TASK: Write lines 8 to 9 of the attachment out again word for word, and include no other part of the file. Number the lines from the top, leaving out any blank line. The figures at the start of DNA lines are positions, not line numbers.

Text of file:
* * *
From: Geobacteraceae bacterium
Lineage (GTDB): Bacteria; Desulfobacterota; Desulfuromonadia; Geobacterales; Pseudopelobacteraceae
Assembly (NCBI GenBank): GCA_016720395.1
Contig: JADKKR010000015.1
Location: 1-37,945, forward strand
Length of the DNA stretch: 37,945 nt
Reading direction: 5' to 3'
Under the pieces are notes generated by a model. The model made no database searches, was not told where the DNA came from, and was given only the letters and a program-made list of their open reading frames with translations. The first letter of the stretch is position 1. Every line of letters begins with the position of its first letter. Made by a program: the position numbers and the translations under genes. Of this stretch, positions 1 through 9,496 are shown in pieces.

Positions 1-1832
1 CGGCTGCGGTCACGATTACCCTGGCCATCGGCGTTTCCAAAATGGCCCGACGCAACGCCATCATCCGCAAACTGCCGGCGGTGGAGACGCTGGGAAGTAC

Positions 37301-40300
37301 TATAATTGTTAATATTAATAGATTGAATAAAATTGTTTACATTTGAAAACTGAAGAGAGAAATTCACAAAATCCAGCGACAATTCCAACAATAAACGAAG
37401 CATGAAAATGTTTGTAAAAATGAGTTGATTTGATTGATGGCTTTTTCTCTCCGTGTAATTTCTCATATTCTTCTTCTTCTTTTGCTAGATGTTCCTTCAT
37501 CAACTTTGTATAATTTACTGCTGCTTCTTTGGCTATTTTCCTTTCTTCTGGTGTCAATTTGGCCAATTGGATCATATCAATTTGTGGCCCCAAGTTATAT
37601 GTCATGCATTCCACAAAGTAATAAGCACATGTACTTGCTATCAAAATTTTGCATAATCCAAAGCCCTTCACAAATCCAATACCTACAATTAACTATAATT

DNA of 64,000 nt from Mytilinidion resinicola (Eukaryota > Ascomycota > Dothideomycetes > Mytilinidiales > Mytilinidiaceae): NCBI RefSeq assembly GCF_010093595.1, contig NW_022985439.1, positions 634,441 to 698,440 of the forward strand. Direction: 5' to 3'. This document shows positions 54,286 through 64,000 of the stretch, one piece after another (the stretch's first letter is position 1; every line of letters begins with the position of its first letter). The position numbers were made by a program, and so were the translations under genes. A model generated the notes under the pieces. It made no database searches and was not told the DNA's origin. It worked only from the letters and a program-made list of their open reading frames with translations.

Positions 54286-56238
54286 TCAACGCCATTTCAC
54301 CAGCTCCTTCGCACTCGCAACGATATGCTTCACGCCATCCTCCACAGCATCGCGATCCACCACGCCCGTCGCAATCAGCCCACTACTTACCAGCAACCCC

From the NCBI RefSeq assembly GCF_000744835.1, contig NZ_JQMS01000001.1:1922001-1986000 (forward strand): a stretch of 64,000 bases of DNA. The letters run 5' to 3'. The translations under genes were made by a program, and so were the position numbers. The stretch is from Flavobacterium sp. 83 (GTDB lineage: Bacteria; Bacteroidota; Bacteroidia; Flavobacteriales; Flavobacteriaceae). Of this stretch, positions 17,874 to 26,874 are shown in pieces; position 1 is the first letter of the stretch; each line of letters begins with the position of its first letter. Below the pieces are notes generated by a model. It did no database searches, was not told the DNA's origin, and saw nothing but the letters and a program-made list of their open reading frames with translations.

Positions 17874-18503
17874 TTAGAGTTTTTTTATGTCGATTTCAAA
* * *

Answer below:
Under the pieces are notes generated by a model. The model made no database searches, was not told where the DNA came from, and was given only the letters and a program-made list of their open reading frames with translations. The first letter of the stretch is position 1. Every line of letters begins with the position of its first letter. Made by a program: the position numbers and the translations under genes. Of this stretch, positions 1 through 9,496 are shown in pieces.

Positions 1-1832